Thank goodness, it's not my imagination.  IMDB, under the technical specs, says that the Japanese aspect ration was 2.21 to 1 verse the standard 2.35, and I thought maybe someone swapped out the wrong lens during the scan.

 

Anyway, it's actually annoying the more I view it.  I'm tempted to send an old fashioned letter to Universal, but it's not like they'd listen to me, and even if they did I doubt they'd correct the problem.

 

Oh well.


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#8 David Mullen ASC

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Posted 30 April 2017 - 05:27 PM

If the distortion is built into the CinemaScope lenses used then correcting it may be wrong.

2.21 : 1 would have been for a 70mm blow-up.
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#9 George Ebersole

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Posted 30 April 2017 - 06:18 PM

But doesn't that assume that the distorting the image was intentional?  I can't see why they'd want to do that.  My sense is that it was simply overlooked.  And I seem to recall that broadcast prints had corrected images.  Maybe I'm not remembering that correctly.


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#10 David Mullen ASC

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Posted 30 April 2017 - 07:22 PM

No of course it wasn't intentional but why change something that is inherent to the original at the time it was made?
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#11 George Ebersole

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Posted 30 April 2017 - 08:03 PM

No of course it wasn't intentional but why change something that is inherent to the original at the time it was made?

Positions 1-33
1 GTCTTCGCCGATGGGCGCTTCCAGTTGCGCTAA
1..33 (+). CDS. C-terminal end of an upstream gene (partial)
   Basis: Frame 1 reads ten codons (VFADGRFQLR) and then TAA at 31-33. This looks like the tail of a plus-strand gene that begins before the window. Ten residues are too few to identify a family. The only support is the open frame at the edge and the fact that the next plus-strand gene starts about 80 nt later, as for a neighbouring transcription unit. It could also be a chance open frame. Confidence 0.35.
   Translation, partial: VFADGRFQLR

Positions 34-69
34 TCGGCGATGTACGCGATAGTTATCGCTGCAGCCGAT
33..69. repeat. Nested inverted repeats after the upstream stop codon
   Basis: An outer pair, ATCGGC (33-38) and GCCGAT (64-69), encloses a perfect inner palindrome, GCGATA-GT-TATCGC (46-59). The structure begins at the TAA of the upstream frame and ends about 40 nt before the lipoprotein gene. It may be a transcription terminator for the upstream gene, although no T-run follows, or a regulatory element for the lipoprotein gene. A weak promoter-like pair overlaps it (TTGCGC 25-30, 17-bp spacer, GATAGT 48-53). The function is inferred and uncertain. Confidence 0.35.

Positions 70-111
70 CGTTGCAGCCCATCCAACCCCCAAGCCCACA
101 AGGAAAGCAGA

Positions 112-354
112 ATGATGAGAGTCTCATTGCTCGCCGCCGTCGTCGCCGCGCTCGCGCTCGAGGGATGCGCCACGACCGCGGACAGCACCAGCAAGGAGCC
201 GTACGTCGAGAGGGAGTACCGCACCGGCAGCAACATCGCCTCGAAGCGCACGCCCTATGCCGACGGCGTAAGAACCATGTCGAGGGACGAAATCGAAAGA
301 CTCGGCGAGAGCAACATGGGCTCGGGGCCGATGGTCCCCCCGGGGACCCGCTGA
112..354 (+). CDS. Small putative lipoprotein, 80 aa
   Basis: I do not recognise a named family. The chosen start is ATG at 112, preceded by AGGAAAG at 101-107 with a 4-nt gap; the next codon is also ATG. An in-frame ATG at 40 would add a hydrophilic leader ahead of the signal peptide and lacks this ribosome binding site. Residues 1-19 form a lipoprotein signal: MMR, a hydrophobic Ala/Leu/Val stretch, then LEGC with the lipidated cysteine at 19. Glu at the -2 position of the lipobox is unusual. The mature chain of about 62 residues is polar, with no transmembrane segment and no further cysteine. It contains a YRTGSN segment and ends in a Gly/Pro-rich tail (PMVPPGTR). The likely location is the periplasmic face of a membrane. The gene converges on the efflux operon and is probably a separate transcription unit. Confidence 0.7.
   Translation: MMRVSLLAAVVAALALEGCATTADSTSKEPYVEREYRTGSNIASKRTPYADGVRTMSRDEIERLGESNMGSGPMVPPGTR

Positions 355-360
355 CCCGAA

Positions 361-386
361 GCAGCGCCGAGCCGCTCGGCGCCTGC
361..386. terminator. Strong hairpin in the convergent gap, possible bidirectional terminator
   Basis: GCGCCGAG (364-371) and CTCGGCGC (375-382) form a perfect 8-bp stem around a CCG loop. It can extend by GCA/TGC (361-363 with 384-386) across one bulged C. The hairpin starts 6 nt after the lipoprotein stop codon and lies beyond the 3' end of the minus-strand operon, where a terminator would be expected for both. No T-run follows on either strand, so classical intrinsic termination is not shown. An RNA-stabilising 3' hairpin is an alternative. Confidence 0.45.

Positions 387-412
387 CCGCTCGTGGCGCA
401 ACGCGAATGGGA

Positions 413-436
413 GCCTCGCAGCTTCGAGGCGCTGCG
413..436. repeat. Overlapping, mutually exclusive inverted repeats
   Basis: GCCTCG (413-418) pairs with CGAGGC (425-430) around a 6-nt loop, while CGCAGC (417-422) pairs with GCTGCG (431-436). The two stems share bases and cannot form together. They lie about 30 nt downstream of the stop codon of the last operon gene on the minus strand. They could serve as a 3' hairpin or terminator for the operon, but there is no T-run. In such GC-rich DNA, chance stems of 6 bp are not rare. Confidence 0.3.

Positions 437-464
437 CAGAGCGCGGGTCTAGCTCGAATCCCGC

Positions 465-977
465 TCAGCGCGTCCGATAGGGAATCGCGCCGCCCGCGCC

Good point.  The more I think about the more this is how I remember seeing it on TV during the 70s and 80s; the credits are shown letterboxed as per the DVD and bluray, but then the image is corrected (squeezed) after the opening plane crash sequence.  

 

As to why?  Well, ... I get the sense that the producers and crew overlooked it because perhaps they felt the director wanted this as some kind of artistic flare for the film, when I think in reality it was just a simple error during production.  So ... for dudes like me it's one of those "hey look, that's a mistake" kind of thing.  

 

I mean, it's not that big a deal, but one wonders if perhaps the production team (surviving members at least) wouldn't want it corrected.  

 

just me.

 

I guess maybe it's a non-issue for most people.


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#12 David Mullen ASC

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Posted 30 April 2017 - 11:45 PM

Maybe they would have but if the image is 2.35 and a little "fat", it would become less than 2.35 if squeezed a little and then purists would be wondering why this 1961 35mm CinemaScope movie wasn't being released in 2.35. Personally I think that if it's a flaw built into the lens, then now it's a historical artifact and should be left in. But I could be wrong, some video transfers do screw around with the squeeze ratio but most just do the standard 2X unsqueeze.